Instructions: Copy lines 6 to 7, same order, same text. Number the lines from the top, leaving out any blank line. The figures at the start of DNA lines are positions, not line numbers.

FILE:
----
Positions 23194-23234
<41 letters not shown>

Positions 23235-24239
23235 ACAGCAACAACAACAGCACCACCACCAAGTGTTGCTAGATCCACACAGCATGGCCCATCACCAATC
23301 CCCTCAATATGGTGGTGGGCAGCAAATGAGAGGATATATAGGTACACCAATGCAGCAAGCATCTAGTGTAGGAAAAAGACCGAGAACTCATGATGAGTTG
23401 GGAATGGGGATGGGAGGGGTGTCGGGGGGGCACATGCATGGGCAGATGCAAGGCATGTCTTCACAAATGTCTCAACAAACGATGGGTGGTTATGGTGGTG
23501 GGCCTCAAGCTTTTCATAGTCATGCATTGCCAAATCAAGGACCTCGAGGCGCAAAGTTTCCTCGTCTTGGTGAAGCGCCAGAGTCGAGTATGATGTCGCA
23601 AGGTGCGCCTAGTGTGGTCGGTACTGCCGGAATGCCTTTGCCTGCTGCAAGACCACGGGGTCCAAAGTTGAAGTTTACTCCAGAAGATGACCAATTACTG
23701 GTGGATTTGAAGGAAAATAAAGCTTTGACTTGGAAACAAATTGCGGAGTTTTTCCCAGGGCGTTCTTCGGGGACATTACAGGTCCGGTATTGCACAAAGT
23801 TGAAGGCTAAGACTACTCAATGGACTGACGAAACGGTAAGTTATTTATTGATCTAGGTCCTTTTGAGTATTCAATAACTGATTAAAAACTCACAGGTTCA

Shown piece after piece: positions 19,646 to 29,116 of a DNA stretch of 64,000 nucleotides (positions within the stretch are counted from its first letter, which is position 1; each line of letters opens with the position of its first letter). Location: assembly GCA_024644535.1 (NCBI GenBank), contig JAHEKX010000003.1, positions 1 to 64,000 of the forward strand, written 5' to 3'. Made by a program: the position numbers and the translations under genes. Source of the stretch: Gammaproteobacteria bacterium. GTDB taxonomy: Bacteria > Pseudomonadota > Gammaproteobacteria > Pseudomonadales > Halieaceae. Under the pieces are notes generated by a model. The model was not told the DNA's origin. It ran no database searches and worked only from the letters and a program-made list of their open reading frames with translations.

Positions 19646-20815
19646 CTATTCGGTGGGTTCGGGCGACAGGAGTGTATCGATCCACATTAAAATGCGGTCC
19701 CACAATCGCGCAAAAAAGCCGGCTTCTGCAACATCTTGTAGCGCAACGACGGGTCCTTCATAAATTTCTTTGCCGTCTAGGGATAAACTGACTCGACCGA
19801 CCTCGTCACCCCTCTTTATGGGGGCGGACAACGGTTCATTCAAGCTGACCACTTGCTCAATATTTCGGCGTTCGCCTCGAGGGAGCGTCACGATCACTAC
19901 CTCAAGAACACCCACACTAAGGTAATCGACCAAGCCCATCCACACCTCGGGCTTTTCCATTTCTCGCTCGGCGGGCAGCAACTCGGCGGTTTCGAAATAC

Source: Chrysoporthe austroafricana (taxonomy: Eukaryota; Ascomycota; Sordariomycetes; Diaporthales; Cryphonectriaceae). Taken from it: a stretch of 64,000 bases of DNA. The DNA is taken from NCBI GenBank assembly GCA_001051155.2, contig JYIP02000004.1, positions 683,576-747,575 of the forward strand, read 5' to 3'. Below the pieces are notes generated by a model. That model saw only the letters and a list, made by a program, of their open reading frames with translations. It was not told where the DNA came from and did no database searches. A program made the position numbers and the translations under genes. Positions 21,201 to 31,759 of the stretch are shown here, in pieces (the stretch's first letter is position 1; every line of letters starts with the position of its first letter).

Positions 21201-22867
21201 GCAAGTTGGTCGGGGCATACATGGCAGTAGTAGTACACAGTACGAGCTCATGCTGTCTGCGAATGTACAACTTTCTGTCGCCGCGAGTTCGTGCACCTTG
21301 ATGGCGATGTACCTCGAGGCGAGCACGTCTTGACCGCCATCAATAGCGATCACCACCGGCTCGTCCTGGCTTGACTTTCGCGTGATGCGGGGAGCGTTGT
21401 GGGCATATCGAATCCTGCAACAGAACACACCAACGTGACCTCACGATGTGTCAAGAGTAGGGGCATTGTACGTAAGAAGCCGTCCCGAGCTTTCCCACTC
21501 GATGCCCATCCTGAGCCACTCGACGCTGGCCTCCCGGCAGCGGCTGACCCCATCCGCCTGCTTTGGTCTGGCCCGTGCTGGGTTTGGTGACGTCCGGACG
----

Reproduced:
23401 GGAATGGGGATGGGAGGGGTGTCGGGGGGGCACATGCATGGGCAGATGCAAGGCATGTCTTCACAAATGTCTCAACAAACGATGGGTGGTTATGGTGGTG
23501 GGCCTCAAGCTTTTCATAGTCATGCATTGCCAAATCAAGGACCTCGAGGCGCAAAGTTTCCTCGTCTTGGTGAAGCGCCAGAGTCGAGTATGATGTCGCA